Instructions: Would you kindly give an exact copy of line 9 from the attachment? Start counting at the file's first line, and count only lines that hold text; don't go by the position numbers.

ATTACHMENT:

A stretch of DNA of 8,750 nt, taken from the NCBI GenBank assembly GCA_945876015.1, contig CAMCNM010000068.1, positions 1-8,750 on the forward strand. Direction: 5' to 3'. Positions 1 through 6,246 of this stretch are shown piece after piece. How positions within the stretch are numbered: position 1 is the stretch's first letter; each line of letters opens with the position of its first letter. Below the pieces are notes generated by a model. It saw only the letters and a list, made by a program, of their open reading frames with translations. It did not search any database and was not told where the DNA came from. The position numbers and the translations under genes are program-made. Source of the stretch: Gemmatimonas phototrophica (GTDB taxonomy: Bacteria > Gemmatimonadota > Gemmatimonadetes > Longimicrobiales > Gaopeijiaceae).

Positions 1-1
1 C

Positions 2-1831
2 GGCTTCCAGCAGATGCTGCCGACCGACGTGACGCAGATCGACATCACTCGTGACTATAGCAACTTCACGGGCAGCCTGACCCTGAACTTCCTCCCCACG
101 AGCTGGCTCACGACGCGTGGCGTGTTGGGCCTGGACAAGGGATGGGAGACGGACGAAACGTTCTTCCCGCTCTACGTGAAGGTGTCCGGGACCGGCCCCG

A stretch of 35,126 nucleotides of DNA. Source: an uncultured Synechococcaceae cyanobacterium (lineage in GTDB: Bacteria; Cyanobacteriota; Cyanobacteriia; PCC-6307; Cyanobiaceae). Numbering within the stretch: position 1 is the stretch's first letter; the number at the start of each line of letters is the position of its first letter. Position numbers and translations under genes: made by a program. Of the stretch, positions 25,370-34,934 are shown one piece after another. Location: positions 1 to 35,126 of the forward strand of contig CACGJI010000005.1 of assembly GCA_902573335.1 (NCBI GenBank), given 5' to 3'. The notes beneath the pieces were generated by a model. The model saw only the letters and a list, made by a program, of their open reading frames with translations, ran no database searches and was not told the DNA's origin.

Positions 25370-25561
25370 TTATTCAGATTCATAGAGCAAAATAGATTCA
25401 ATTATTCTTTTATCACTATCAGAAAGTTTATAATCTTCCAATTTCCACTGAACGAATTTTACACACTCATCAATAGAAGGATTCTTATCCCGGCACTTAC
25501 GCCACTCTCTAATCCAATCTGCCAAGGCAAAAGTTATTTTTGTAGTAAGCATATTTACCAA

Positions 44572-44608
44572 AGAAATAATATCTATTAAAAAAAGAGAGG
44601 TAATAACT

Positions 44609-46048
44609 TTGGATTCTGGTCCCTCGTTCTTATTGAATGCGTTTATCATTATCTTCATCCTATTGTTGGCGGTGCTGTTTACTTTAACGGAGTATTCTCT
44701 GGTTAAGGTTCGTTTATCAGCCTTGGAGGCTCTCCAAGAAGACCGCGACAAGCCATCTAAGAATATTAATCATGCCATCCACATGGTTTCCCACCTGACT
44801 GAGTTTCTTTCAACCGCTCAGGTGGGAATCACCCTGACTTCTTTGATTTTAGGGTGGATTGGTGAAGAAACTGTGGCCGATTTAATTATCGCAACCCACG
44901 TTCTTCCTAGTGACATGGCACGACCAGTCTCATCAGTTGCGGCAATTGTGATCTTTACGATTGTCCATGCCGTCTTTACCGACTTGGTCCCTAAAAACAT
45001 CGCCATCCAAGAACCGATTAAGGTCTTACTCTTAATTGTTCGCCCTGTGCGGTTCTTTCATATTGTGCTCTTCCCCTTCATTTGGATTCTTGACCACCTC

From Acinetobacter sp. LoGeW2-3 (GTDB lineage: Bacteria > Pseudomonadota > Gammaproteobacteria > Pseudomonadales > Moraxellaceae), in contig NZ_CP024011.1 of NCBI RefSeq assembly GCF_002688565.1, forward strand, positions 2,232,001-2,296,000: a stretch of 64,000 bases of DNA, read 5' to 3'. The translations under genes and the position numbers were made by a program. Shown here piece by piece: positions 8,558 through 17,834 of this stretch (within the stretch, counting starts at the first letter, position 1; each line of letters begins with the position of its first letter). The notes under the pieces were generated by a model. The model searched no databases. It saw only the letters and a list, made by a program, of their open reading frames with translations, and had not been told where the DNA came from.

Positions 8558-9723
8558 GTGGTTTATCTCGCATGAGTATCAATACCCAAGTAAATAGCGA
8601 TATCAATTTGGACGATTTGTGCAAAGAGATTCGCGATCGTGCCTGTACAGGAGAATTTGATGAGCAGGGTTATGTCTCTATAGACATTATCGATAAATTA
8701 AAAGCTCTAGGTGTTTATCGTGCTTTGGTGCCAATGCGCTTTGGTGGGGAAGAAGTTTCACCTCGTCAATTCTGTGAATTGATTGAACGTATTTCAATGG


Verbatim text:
25370 TTATTCAGATTCATAGAGCAAAATAGATTCA